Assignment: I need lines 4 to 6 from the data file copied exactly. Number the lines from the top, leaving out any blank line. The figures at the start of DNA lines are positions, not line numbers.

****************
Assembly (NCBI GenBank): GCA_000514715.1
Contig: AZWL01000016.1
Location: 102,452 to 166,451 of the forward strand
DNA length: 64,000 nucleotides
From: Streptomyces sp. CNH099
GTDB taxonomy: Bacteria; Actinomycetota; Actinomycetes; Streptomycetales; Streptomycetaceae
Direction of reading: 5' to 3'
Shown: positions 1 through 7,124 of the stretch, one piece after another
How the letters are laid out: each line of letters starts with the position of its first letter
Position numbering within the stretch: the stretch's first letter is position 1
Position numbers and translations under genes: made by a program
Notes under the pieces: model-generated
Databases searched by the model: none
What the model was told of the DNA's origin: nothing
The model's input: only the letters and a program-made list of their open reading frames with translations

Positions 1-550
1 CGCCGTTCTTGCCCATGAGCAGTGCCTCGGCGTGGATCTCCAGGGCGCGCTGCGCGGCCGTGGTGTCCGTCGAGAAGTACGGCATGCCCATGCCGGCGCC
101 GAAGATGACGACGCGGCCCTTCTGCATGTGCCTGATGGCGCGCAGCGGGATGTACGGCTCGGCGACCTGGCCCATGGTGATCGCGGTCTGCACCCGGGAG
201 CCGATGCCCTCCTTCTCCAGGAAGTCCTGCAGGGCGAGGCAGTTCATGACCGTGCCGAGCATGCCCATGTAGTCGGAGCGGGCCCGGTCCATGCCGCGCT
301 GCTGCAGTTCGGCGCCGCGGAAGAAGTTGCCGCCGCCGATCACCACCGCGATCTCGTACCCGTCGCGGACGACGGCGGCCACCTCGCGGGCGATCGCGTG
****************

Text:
DNA length: 64,000 nucleotides
From: Streptomyces sp. CNH099
GTDB taxonomy: Bacteria; Actinomycetota; Actinomycetes; Streptomycetales; Streptomycetaceae